HEBRON – Mayor Clifford Mason told The Beacon Tuesday night that Newark Fire Chief Jack Stickradt Jr. signed a Letter of Agreement to become the village’s second paid fire chief.
Mason said the agreement was reached in consultation with council members, but it must be formally approved by council members at their Wednesday, Oct. 8 meeting. If approved, Stickradt will start his new duties on Monday, Nov. 17. Stickradt was selected out of the second round of applications.
He is retiring from the Newark Fire Department after serving 35 years there. Stickradt has been chief for 16 years and was assistant chief for nine years. For 11 years, he supervised the overall operation of the county-wide 9-1-1 dispatch system in addition to his duties first as a fire captain and then assistant chief. The City of Newark has four fire stations and an authorized staffing level of 94 positions.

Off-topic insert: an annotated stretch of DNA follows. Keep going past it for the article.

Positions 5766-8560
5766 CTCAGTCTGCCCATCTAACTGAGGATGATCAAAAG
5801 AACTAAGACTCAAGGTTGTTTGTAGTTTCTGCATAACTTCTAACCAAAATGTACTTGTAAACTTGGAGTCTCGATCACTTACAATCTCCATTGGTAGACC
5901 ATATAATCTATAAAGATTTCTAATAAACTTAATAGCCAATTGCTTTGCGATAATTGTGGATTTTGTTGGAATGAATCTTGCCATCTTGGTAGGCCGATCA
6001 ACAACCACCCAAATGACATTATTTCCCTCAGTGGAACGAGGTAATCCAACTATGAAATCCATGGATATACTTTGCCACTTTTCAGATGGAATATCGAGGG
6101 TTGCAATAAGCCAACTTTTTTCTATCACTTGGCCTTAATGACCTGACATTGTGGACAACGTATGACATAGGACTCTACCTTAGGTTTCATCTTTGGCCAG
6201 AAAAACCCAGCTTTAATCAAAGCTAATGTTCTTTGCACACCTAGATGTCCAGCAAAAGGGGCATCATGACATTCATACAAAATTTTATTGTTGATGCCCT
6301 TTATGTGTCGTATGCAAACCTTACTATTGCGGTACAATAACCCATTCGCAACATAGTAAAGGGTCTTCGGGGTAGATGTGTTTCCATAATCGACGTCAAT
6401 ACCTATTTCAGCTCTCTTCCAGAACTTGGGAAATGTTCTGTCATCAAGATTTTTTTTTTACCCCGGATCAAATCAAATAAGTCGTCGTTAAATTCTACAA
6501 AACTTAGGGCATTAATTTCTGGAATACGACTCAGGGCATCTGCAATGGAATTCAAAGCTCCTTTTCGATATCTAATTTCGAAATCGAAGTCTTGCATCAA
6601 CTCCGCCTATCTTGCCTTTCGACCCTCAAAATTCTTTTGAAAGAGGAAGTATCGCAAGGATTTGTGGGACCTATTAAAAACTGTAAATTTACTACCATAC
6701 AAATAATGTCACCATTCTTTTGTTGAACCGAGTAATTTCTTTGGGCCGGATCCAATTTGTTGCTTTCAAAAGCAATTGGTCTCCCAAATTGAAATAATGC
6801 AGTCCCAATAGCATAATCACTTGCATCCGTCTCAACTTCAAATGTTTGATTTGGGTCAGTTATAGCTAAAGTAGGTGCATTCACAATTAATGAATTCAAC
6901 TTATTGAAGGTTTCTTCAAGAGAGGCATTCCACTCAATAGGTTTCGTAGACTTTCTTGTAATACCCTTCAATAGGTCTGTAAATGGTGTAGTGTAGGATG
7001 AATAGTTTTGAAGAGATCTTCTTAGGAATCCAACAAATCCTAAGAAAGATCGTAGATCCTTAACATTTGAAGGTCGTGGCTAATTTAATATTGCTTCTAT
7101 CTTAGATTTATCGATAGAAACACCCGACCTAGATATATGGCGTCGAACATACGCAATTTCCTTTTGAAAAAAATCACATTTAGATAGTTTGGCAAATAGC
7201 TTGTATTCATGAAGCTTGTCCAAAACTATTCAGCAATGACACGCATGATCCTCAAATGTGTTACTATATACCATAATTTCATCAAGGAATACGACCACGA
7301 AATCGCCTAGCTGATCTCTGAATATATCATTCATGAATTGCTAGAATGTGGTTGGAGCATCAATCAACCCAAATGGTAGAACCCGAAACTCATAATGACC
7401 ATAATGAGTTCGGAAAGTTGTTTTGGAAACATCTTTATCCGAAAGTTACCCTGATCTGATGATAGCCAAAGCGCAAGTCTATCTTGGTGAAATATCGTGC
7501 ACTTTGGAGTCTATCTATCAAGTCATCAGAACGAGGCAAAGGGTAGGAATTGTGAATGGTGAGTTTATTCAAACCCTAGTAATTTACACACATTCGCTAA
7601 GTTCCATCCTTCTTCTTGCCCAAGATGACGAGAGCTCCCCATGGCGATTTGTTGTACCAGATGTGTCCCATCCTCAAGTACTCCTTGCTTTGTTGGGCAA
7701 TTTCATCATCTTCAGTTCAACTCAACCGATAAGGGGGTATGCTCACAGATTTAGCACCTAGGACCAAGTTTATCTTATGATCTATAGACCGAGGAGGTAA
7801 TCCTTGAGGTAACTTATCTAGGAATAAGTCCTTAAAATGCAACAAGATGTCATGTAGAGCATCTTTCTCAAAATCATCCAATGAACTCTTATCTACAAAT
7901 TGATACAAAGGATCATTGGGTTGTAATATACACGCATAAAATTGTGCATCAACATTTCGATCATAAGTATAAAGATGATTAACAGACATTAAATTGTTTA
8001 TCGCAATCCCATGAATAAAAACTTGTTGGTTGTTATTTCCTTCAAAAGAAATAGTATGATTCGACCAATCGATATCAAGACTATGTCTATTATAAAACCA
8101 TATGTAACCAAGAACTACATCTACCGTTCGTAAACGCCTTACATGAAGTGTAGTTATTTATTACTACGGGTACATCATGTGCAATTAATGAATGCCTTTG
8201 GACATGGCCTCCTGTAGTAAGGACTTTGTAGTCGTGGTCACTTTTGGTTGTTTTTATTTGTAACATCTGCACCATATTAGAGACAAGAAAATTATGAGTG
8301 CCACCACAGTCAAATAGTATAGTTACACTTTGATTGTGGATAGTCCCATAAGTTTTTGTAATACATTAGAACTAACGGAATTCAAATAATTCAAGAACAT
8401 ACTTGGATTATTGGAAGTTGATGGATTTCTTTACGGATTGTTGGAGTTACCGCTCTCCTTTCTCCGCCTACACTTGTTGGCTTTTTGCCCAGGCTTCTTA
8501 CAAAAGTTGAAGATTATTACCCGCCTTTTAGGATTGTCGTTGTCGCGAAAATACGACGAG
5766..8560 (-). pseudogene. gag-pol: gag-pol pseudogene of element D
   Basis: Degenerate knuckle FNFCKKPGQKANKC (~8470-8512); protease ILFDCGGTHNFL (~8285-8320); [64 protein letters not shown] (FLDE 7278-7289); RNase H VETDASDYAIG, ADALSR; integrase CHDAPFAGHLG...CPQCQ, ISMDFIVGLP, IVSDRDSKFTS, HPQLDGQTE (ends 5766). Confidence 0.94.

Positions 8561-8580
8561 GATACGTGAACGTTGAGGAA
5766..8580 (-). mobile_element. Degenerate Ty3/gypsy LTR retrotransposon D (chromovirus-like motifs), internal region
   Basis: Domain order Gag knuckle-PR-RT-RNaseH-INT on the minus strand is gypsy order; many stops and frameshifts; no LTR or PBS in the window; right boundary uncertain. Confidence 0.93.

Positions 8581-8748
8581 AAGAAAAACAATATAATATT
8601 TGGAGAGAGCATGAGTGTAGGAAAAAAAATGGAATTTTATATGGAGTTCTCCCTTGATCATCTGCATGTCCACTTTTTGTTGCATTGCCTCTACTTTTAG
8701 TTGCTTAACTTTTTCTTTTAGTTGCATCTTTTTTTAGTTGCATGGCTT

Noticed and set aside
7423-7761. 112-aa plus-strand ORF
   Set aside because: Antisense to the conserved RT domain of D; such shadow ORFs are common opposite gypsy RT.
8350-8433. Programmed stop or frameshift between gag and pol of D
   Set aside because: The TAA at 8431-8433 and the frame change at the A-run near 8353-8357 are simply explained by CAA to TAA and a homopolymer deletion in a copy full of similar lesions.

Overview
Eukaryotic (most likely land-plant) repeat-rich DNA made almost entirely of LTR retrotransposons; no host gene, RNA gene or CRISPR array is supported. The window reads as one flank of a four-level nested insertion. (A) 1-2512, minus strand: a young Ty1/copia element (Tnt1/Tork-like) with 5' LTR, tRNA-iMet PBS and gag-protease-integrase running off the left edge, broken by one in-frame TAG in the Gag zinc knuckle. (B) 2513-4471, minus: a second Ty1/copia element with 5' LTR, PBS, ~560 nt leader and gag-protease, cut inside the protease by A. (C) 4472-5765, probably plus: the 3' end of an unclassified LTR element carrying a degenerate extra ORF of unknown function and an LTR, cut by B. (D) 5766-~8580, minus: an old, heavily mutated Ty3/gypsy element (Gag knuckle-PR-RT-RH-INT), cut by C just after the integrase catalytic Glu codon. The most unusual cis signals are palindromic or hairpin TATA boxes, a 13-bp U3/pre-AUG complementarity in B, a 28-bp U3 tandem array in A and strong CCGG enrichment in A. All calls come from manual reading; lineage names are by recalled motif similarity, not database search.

Stickradt will replace former Fire Chief Randy Weekly who retired July 18 after 42 years of service with the Hebron Fire Department. Randy’s brother, Assistant Fire Chief Marc Weekly, has been serving as acting fire chief.
Randy Weekly started as a volunteer firefighter in 1972 and became the department’s first full-time member as a firefighter/ paramedic in 1982. Ten years later, he became the department’s first full-time chief.
During his tenure, the department has moved from all volunteers to paid staff on station 24/7. Weekly recently guided the department through a much needed facility upgrade that was completed last year. The $1.2 million project came in under budget.
The station was expanded to the north, adding eight bunk rooms, a large kitchen/dining area and a lounge. The rest of the station that was first constructed on the site in 1954 was renovated.
Stickradt takes over a department that now has the relative security of a five-year contract that began Jan. 1 with Union Township to provide fire/EMS services to the portion of the township south of the Columbus and Ohio River railroad. In recent years, negotiations for annual contracts have been testy at times and the department was forced to take a $205,000 cut in 2013 from 2012 after the township ran out of money in its fire fund.